State media reports on the conversation between Berdymukhamedov and Guterres cast it in the quality of a routine exchange between two peers on the global scene, but it is difficult to shake the impression that the UN is spooked by Turkmenistan’s laidback attitude. The call precipitated a meeting on April 27 between Meredov and all the representatives of UN organizations in Ashgabat. According to the Foreign Ministry statement on this meeting, “UN representatives … praised the actions of Turkmenistan’s government” as well as “the openness of the country and its commitment to establishing international mechanisms in the field of health, food security, and transport.”
Ashgabat's financial fact-fudging will have implications for this unfolding crisis. As RFE/RL’s resident Central Asia whitebeard Bruce Pannier noted, the government's average wage claims and refusal to officially devalue the manat means it is classified by the World Bank as a middle-income country. As a result, it does not qualify for the European Union’s plan to provide cash to help vulnerable countries cope with the impact of coronavirus.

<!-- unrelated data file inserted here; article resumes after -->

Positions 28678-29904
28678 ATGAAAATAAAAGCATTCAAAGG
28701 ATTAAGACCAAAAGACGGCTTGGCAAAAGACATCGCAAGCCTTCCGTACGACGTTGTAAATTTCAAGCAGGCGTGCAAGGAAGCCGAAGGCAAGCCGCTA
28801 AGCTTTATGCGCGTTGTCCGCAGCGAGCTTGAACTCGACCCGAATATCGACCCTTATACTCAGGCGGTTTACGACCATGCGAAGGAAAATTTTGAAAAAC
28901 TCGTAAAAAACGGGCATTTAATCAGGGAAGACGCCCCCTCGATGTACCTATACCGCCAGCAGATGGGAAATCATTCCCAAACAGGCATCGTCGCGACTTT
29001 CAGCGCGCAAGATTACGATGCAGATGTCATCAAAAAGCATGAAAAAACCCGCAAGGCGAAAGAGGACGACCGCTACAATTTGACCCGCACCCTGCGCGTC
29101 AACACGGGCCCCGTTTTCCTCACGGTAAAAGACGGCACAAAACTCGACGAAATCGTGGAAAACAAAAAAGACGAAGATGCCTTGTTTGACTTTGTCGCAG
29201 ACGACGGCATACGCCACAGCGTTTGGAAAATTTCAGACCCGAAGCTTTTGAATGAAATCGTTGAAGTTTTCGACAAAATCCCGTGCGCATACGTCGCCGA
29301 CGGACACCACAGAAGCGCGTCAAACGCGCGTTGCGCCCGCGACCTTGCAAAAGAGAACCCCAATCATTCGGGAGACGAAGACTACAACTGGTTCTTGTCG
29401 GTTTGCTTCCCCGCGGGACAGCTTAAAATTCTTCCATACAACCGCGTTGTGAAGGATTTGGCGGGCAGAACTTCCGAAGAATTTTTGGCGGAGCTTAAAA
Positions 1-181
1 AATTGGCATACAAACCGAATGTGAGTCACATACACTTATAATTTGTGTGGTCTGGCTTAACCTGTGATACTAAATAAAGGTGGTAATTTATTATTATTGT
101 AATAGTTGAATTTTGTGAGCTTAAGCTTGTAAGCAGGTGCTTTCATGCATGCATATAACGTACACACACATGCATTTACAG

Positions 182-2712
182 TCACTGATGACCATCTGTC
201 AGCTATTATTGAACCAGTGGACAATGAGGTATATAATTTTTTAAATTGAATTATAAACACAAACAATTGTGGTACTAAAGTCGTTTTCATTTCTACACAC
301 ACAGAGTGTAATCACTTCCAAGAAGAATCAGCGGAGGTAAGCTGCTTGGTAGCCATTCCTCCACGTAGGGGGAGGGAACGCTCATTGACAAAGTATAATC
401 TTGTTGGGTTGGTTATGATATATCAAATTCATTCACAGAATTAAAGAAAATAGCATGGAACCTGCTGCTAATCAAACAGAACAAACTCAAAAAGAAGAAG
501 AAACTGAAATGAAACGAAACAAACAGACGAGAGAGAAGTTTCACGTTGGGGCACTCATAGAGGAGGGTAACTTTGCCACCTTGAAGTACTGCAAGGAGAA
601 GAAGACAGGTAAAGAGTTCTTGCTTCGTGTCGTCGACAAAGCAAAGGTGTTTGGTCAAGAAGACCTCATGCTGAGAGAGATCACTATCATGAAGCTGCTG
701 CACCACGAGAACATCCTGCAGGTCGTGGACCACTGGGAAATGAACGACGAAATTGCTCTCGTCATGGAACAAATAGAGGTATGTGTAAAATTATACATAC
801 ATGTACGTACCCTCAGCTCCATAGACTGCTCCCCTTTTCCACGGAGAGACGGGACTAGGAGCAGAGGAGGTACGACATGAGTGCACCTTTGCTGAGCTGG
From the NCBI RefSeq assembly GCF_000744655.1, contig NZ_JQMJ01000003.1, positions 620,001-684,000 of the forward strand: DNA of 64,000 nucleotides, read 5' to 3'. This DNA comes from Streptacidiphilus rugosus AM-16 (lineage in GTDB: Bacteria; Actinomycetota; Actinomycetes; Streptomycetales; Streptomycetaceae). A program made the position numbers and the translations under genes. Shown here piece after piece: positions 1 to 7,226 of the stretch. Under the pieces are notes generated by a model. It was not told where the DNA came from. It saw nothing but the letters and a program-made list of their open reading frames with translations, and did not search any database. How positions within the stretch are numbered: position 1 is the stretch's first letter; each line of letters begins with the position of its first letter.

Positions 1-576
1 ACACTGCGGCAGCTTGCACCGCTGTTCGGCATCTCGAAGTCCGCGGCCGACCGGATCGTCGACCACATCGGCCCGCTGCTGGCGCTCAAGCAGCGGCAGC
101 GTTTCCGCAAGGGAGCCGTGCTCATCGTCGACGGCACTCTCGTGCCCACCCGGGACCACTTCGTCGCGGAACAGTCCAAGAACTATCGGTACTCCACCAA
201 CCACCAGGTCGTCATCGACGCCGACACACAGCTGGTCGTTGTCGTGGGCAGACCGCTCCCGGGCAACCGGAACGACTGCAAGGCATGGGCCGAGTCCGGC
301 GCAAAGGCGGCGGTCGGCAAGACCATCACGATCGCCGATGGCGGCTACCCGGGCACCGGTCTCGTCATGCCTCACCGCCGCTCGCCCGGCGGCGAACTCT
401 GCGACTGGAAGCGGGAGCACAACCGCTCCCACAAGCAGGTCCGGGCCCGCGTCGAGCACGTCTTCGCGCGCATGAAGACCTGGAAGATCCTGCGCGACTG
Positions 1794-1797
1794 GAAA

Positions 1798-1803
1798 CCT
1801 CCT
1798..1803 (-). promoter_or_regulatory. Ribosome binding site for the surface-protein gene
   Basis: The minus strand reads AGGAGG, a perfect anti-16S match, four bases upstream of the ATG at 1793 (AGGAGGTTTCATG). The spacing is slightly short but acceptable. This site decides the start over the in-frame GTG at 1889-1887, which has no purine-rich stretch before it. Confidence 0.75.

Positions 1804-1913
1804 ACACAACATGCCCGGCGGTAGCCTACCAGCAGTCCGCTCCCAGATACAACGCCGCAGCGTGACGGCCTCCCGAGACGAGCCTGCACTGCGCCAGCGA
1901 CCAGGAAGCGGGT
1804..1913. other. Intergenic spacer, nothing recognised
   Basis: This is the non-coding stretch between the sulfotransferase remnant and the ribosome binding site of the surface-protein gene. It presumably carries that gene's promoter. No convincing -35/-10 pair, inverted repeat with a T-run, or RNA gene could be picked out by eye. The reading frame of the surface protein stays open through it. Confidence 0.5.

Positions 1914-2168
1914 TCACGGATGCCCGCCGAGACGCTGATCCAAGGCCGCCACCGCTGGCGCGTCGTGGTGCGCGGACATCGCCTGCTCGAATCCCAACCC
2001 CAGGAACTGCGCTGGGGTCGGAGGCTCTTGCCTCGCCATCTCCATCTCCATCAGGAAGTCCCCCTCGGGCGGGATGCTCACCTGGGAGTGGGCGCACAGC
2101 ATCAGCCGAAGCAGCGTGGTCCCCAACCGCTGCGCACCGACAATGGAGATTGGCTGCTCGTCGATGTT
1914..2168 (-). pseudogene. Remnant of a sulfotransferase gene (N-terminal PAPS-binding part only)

RFE/RL’s Turkmen service, Radio Azatlyk, reported on April 27 that shortages of flour in the Lebap province have compelled residents to take to grinding corn to produce a substitute. “In most state-owned stores, it has for several weeks become impossible to find cheap bread and flour,” an Azatlyk correspondent reported on April 24. Salaries are so low in some regions that state stores are the only viable way to obtain staple goods. Imported fruit and other products have reportedly appeared in Ashgabat's markets, however, albeit at significantly inflated prices.